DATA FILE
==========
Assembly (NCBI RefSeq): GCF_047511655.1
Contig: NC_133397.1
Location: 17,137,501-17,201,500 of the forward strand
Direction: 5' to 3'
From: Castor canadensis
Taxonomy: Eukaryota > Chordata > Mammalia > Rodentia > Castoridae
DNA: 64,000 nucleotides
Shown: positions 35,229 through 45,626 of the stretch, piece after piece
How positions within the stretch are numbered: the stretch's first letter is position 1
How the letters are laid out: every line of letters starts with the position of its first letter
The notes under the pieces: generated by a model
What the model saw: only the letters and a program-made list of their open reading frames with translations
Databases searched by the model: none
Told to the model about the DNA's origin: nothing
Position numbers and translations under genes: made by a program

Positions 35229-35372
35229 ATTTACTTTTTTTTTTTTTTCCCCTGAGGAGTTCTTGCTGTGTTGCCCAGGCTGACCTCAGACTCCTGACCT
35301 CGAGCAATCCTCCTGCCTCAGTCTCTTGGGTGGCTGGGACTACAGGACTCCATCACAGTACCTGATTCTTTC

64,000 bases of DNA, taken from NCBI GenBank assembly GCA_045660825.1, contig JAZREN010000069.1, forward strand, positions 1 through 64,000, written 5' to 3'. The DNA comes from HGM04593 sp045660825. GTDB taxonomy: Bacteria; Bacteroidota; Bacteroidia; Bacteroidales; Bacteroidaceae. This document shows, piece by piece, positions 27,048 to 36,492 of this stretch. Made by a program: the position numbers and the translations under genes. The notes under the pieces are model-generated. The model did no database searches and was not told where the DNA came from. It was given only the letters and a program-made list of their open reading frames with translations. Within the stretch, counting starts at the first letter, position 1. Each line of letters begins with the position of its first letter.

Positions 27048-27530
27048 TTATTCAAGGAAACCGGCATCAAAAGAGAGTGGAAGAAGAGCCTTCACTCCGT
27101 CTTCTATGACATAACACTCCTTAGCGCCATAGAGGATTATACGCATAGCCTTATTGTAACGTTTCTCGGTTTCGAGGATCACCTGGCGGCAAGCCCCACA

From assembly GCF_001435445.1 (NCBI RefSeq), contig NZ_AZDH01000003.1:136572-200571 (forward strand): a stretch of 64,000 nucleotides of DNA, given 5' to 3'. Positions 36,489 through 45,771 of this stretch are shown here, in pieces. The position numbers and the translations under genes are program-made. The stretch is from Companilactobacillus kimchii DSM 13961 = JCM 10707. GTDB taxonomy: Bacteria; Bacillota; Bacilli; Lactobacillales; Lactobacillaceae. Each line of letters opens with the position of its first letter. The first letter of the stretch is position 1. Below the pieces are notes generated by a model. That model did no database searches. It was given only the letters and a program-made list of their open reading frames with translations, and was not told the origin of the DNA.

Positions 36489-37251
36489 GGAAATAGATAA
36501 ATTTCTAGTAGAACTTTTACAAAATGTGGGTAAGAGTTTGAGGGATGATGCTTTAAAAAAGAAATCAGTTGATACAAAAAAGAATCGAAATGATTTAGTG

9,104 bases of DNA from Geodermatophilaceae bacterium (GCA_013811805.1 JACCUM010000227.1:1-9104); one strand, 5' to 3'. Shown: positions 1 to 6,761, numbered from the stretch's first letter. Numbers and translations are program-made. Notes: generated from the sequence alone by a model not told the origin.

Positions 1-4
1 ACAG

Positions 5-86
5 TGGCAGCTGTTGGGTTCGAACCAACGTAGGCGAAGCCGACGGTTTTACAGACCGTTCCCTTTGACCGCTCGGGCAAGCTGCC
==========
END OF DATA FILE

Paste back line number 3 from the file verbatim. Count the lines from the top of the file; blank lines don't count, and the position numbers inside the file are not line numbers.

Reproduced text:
Location: 17,137,501-17,201,500 of the forward strand